During my teenage years I met the World Health Organization’s criteria for “schizoid personality disorder”. At the time, I did not consider the possibility that there might be anything wrong with me. Instead, I believed that my isolation was a result of a lack of social understanding.
So at age eighteen, when I left my harmful family environment to go to college, I set out to remedy this lack of social skills. I broke off communication with every one of my high school associates and set out to meet lots of new people and involve myself in many social activities. Meanwhile, I learned everything I could about human behavior. I researched history, economics and art; biology, anthropology and evolution. I learned the principles of marketing and tried them out in real life. I visited websites and combed one-by-one through what amounts to perhaps a thousand individual psychological research summaries. Then I examined the mathematics of information theory and machine learning to put this all together.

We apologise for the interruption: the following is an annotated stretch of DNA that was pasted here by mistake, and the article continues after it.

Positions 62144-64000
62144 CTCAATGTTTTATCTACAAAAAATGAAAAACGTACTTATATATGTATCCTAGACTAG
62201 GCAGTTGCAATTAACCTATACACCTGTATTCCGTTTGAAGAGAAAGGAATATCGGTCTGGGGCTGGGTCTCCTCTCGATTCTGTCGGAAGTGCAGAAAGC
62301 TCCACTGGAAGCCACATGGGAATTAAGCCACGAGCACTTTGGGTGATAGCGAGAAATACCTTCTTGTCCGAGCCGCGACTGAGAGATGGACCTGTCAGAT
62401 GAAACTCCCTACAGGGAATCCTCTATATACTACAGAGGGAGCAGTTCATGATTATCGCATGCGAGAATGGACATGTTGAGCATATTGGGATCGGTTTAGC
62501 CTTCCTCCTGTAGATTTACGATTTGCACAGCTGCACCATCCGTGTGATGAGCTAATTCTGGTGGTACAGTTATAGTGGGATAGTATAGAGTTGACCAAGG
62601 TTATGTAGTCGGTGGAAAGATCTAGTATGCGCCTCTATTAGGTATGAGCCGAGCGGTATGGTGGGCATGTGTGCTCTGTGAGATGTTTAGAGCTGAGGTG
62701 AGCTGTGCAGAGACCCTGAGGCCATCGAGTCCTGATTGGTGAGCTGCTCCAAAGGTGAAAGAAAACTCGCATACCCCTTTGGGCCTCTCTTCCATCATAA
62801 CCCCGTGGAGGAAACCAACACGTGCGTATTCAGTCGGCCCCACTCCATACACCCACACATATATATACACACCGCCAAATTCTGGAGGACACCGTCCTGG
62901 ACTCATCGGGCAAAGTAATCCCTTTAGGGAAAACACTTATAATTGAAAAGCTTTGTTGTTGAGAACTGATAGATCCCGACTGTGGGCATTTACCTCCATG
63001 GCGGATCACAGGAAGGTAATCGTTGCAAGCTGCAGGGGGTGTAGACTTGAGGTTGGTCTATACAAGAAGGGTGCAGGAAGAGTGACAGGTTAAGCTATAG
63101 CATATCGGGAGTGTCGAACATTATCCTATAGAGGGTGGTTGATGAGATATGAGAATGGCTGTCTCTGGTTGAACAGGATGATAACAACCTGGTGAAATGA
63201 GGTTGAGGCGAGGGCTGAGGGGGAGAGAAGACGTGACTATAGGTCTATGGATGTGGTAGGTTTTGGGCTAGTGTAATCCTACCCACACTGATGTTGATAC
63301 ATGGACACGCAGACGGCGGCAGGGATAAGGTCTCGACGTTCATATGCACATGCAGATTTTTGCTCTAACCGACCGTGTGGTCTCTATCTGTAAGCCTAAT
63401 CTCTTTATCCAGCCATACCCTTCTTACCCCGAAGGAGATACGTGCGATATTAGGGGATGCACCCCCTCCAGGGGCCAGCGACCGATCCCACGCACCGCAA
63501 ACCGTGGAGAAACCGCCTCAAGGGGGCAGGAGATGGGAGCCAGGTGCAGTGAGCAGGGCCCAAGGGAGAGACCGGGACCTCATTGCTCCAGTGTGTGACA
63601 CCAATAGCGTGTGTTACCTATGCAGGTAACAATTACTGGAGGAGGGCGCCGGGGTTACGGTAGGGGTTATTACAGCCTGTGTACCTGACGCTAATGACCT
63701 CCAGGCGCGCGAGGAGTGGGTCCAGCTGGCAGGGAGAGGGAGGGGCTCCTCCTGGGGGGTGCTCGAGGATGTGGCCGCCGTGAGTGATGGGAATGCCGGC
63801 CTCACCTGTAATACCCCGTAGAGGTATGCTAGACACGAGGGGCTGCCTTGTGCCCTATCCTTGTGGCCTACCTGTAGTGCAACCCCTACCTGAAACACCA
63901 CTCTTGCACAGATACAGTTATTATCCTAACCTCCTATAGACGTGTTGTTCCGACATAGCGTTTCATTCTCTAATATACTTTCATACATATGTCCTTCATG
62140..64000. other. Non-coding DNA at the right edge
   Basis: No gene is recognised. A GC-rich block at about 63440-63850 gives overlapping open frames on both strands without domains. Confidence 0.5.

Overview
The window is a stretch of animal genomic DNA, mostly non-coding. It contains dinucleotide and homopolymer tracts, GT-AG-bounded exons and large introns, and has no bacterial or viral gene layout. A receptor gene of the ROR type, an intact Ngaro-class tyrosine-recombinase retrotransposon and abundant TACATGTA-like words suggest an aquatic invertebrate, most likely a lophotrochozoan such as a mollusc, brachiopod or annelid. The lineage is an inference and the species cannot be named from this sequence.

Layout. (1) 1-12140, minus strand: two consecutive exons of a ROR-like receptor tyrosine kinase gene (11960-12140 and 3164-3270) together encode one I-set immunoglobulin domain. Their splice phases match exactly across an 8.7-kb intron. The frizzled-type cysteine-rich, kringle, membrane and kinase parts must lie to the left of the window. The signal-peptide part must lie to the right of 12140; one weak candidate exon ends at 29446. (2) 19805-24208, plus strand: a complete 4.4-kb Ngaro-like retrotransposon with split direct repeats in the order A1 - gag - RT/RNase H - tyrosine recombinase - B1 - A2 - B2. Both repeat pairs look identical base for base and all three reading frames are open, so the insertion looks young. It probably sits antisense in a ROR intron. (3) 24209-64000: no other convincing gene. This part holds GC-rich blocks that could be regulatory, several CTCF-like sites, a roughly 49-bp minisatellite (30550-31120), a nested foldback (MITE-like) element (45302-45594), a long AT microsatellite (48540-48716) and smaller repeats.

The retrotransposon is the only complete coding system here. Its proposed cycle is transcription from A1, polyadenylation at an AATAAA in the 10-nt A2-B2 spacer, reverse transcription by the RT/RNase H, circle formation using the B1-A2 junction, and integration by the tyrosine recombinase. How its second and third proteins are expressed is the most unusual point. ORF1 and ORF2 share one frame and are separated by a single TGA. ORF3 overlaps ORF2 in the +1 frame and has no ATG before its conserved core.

By the end of this project I had developed solid social skills, created an interesting circle of friends and no longer met the criteria for “schizoid personality disorder”. This is without any psychiatry, medication, or even the knowledge that I was “suffering” from something that many consider a “disorder”. Meanwhile, the two of my high school friends who sought psychiatric help in combating depression show little sign of improvement.
I hope my story helps demonstrate that “mental disorders” are not necessarily the result of “chemical imbalances”. My “disorder” could accurately be described as a lack of social skills remedied by proper training in a safe environment, not much unlike an inability to speak French. Hence, I agree that “[t]he so-called schizoid personality disorder is one of the more blatant examples of the APA’s pathologizing of normal human differences.”